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When It's Over But It's Not

People Magazine recently reported that the on again/off again engagement of Bristol Palin and Levi Johnston is…well, off again. Bristol asserted firmly in the article that “it’s over.” Apparently, the news that Johnston may have gotten another woman pregnant was the last straw. She said, “Levi was just like, ‘Bristol, there is a possibility that I could be a father of this other baby.’” Through tears she told the People magazine reporter, “The fantasy I had of us three being a family was a game to him. He’s never going to change.” Frankly, I am a bit surprised that Bristol is surprised. He posed nude for Playgirl for goodness sake…

I remember when I first saw Johnston on stage at the Republican National Convention. He looked extremely uncomfortable in his suit, a bit like a little boy someone dressed up for Easter Sunday. Looked to me like he couldn’t wait for the “service” to be over so that he could go and slide in the “mud” in his new suit. When you’re Levi’s age, this is usually a co-ed activity.

Now, I was a bit sympathetic to his plight. I even wrote this article in my Washington Times column to help folks get a better understanding of what I think is going on in a teen father’s head. You see, I have a some experience in this area. When I was about Levi’s age, I got my girlfriend pregnant. But, I married her because I knew instinctively that fatherhood means the death of boyhood. Indeed, the difference between boyhood and manhood is the ability to say “no” to the wrong things and “yes” to the right ones. I have a feeling that Levi has yet to learn this lesson.

And that’s the problem. By the time he does get “schooled” on the fact that his actions have consequences, chances are that Bristol will have built a nearly insurmountable wall of resentment that could make it very difficult for him to see his son. Moreover, his son too may have years of hurt and anger built up because his dad valued “reality TV” more than the reality that he needed to be an involved, responsible and committed father.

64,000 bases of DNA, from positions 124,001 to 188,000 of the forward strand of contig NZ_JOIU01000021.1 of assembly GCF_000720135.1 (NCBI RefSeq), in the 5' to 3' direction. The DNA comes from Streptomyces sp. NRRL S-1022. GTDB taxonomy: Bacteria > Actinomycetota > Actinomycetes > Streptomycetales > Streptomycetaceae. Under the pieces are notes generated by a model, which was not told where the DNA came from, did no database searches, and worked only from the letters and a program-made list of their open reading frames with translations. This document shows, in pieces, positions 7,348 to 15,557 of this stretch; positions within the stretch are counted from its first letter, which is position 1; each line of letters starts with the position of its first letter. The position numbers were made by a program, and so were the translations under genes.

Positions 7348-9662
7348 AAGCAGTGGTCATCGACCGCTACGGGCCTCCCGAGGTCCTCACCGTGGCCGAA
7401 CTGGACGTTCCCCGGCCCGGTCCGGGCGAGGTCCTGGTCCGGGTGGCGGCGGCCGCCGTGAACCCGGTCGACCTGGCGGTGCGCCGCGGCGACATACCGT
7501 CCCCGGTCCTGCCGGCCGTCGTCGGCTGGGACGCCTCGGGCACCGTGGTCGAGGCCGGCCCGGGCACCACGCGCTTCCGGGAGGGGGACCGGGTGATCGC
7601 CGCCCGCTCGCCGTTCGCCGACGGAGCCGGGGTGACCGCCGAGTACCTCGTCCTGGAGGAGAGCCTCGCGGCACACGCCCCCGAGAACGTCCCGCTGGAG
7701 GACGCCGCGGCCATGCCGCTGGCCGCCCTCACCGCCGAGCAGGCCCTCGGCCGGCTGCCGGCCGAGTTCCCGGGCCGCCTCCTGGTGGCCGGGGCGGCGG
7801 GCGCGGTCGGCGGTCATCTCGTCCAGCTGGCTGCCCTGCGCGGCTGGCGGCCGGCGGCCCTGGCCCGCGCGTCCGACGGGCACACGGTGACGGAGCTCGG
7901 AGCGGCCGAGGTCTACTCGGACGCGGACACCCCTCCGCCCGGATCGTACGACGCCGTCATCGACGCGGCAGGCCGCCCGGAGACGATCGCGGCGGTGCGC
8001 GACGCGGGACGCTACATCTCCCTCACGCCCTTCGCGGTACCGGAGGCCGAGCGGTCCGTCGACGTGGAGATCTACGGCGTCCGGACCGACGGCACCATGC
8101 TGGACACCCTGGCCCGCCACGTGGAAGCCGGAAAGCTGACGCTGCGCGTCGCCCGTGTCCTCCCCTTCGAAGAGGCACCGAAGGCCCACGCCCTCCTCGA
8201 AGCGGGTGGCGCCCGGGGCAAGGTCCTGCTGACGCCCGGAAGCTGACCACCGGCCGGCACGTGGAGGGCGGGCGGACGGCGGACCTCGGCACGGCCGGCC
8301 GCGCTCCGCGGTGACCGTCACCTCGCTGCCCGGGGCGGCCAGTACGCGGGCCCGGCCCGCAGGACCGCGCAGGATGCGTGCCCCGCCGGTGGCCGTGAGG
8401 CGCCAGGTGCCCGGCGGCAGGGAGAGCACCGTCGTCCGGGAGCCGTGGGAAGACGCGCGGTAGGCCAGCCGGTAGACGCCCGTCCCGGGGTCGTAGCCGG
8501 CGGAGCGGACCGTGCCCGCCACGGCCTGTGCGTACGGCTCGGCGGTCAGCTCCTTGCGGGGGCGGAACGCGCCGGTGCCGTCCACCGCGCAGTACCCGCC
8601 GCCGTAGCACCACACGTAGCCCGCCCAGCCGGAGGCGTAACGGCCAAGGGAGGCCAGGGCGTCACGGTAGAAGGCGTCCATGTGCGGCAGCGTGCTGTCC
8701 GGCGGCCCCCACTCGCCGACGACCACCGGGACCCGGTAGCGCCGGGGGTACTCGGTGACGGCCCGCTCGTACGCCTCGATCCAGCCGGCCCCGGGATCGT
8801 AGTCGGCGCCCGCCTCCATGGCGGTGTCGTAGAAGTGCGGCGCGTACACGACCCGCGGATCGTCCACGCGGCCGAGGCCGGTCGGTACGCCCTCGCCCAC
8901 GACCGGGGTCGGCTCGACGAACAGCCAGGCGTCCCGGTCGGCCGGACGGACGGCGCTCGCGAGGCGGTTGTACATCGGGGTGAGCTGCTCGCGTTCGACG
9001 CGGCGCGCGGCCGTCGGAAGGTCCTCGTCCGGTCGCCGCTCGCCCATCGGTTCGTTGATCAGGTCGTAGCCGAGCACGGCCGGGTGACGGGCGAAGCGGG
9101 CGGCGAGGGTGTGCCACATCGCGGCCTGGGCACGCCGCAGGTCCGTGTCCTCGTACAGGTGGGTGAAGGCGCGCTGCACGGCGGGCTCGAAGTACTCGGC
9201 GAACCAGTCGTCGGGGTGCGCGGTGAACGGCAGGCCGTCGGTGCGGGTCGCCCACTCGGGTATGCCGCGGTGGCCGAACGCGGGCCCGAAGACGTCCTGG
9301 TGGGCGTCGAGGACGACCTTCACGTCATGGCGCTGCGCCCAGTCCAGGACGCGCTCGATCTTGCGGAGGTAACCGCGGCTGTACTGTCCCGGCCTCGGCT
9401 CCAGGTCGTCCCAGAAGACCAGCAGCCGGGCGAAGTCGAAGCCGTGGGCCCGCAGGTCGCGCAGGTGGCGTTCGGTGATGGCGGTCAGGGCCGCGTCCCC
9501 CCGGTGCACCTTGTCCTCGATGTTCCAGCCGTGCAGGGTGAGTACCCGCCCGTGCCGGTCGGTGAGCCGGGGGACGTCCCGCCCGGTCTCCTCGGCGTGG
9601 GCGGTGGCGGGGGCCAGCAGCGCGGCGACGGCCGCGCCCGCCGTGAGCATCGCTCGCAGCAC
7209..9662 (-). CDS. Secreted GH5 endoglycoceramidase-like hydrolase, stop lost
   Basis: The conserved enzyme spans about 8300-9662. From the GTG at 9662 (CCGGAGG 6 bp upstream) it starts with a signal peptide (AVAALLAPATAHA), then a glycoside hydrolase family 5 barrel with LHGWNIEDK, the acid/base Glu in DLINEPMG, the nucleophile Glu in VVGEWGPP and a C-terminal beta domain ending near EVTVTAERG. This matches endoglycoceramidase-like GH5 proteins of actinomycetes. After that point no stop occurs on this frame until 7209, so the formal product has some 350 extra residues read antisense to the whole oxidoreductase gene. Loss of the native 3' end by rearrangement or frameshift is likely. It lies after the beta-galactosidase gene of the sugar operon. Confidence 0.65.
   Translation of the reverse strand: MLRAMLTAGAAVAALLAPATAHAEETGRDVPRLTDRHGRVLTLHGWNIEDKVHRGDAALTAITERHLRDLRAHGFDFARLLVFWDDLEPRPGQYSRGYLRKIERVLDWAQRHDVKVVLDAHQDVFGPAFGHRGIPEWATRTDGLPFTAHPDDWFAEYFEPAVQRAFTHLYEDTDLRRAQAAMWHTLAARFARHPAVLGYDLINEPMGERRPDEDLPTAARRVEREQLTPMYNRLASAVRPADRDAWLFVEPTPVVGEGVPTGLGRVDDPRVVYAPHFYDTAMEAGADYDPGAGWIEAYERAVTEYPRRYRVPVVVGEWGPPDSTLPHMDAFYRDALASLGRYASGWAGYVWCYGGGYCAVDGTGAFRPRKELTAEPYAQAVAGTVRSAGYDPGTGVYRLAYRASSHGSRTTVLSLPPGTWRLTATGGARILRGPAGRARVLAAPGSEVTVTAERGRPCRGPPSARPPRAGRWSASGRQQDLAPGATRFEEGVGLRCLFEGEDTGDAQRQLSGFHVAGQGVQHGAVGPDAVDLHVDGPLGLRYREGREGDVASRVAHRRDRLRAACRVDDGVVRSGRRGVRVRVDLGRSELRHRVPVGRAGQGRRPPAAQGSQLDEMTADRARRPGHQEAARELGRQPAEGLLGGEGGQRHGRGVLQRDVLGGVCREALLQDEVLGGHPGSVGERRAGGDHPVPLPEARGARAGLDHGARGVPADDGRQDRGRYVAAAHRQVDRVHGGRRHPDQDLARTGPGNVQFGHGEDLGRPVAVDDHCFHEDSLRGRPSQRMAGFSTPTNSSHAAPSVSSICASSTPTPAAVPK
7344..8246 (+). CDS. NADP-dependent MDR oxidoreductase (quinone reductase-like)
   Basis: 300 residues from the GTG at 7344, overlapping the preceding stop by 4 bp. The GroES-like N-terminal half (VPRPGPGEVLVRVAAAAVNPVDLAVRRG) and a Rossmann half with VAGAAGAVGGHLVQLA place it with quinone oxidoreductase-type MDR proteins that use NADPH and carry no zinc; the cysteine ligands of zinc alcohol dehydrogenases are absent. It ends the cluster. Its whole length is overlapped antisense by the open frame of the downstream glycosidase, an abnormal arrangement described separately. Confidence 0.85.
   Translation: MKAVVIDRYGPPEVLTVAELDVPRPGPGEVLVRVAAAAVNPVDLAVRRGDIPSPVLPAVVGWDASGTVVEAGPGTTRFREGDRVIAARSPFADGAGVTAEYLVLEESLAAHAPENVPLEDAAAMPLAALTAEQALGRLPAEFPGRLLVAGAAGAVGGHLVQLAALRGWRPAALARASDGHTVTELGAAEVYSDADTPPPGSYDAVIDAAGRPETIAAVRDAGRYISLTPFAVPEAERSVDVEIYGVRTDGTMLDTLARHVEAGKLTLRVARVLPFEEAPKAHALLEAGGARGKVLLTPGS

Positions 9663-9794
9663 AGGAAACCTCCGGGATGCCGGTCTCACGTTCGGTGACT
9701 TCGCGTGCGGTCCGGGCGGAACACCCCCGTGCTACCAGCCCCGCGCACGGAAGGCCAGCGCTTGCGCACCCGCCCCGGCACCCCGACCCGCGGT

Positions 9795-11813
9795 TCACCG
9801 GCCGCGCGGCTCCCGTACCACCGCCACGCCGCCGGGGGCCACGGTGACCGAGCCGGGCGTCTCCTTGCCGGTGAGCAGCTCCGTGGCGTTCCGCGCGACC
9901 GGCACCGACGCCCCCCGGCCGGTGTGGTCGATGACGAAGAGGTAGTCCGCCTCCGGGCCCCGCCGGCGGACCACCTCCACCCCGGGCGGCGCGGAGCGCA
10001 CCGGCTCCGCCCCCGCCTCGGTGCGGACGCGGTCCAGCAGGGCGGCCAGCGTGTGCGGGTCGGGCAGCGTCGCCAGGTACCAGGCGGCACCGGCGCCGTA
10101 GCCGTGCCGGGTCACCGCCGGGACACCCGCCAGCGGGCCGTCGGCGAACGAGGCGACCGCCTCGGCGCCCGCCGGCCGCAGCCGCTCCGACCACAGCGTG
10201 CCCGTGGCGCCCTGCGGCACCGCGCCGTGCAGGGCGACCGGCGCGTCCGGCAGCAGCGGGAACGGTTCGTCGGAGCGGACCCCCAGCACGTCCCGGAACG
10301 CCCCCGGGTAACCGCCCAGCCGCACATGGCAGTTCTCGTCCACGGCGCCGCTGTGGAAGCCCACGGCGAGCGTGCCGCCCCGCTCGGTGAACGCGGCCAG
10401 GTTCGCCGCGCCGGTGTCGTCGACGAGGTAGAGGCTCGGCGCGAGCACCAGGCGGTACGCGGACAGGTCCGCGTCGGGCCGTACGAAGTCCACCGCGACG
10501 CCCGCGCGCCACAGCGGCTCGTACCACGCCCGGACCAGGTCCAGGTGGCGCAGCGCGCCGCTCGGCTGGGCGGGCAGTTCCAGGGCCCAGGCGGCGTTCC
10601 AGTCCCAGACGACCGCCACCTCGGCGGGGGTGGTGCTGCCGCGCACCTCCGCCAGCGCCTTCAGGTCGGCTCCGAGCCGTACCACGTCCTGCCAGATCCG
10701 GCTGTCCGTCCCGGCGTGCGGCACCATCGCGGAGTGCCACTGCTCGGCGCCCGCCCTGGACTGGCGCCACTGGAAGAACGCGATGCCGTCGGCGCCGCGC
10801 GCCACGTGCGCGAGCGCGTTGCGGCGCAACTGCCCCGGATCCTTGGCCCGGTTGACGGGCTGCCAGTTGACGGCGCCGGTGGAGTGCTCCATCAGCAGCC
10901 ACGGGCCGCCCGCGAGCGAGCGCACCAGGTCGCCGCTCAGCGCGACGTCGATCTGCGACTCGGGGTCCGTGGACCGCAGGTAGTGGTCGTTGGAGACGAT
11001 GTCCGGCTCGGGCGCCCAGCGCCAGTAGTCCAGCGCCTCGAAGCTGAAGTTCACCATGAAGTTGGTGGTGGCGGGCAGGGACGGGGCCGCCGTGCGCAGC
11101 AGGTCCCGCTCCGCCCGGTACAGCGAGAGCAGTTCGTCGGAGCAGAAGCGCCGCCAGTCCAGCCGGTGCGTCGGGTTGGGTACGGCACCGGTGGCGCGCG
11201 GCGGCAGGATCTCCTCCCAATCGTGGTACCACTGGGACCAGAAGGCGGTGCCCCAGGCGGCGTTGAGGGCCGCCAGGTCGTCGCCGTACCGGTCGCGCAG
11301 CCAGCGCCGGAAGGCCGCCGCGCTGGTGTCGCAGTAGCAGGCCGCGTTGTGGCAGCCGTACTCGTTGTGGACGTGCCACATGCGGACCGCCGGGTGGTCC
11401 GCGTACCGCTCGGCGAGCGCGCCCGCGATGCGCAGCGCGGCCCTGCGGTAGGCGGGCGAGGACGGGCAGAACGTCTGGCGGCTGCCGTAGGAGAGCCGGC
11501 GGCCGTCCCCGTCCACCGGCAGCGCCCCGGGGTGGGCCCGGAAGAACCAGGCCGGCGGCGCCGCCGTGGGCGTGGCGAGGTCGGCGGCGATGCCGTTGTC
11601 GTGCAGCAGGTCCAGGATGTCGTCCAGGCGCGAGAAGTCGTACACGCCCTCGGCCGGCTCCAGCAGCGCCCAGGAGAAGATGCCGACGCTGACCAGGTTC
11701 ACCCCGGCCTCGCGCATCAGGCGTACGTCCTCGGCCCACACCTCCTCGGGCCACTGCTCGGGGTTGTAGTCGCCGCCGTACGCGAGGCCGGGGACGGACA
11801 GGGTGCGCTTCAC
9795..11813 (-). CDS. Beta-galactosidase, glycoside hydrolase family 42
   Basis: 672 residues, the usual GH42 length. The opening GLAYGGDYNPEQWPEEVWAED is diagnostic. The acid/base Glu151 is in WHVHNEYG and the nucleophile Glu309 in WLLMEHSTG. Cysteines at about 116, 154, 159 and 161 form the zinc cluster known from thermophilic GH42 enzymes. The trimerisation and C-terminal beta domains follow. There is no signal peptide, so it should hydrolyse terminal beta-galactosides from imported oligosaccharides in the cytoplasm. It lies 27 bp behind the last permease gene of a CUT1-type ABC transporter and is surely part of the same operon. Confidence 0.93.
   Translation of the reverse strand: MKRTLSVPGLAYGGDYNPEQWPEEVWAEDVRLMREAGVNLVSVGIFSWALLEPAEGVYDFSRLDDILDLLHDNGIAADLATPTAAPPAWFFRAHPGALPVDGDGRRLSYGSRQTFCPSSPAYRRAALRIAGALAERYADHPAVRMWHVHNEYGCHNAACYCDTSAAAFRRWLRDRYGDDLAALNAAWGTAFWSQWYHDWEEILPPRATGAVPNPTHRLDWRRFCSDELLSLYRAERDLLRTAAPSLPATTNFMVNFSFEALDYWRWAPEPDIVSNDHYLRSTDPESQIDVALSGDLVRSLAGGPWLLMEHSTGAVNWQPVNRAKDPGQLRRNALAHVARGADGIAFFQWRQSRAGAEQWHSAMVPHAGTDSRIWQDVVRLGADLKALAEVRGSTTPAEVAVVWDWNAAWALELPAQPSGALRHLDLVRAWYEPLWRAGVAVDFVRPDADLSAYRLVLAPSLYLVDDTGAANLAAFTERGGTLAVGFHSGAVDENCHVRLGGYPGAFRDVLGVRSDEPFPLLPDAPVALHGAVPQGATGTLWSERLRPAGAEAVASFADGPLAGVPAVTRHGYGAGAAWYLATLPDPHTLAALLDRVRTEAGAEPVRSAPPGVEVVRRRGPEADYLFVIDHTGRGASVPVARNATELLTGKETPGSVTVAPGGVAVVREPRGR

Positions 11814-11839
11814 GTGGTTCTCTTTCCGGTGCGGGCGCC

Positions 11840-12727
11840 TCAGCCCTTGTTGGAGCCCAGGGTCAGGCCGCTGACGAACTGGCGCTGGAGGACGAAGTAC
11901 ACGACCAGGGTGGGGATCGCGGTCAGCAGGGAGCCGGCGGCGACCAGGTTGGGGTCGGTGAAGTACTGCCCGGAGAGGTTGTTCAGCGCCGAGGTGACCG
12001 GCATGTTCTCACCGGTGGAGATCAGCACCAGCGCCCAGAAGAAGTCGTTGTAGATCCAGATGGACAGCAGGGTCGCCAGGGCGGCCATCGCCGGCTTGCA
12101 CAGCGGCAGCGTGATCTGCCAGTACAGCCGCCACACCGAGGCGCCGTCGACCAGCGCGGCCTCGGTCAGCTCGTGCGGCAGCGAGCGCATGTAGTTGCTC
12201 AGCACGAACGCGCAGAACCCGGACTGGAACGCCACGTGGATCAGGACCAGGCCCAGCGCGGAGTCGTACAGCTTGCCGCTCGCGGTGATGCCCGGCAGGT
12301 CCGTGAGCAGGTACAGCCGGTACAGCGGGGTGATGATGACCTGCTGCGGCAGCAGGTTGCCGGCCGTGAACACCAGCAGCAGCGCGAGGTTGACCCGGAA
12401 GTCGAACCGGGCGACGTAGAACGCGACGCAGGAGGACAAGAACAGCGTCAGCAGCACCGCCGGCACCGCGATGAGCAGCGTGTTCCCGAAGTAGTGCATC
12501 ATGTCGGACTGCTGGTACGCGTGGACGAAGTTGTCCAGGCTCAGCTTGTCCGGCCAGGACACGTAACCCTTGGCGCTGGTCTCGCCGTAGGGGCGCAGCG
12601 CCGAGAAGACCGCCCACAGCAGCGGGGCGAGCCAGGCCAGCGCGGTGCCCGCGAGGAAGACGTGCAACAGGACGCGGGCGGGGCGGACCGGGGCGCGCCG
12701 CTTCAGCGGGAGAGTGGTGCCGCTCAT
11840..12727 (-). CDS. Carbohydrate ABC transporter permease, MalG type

Alas, despite Bristol’s firm declaration to the contrary, when you’re a father, it’s never “over.” I have taken more than enough calls from fathers in his situation to know that this is just the beginning. And there is no fantasy about that.

Bone of my bone and flesh of my flesh...

I received the below note from a friend who just became a father:

“I gotta say I first really felt like a father when I was holding her after she was born...she looked up at me and something inside me turned on, that I'd never felt.”

Powerful stuff indeed… Interestingly, I had a similar experience when the nurse put my first son, Jamin, in my arms. I was just 20 years old and, admittedly, a bit scared. I was clearly more comfortable on a football field than in a delivery room, and more comfortable with a football in my arms than a baby.

But when they handed Jamin to me, something in me just…clicked…like a light switch. When he looked up at me I said to myself, “Wow…this is my son.” Bone of my bone and flesh of my flesh. Fatherhood changes everything.

I also remember feeling that I was grossly unprepared for my new role, especially since I grew up without my dad. Sure, I had attended LaMaze classes and a few prenatal doctor visits, and read selected pages from my wife’s “What to Expect When You’re Expecting” book. But none of these things really spoke to me or seemed to be for me. And it seemed that my feeling and experience were not unique. In our Pop's Culture Survey, we found that nearly ½ of the fathers surveyed reported that they were not prepared to be fathers when they first became one.

That’s one of the reasons that when I joined NFI 8 years ago, I championed our efforts to develop resources like “Doctor Dad™,” “When Duct Tape Won’t Work™,” and “Daddy Packs for New Dads™” to equip dads right from the start. Unlike me, fathers need to walk into the delivery room with more than just a bit of anxiety and a checkbook and need to walk out of the delivery room with more than just the bill and the baby.

In any case, got a story about becoming a dad for the first time? I’d love to hear it. Also, if you are about to become a father and want to share about what is going on or if you’re a mom and want to tell about how becoming a dad affected the father of your children, chime in as well.

A time to advise

Washington Post's Tom Shales had a nice article on the forthcoming "16 and Pregnant" documentary from MTV. Tonight's opening show profiles Maci and Ryan from Chattanooga, TN. Ryan doesn't come across very well, post birth of his son:

The Father Factor Blog: News, tips, and tools for dads and those helping dads.

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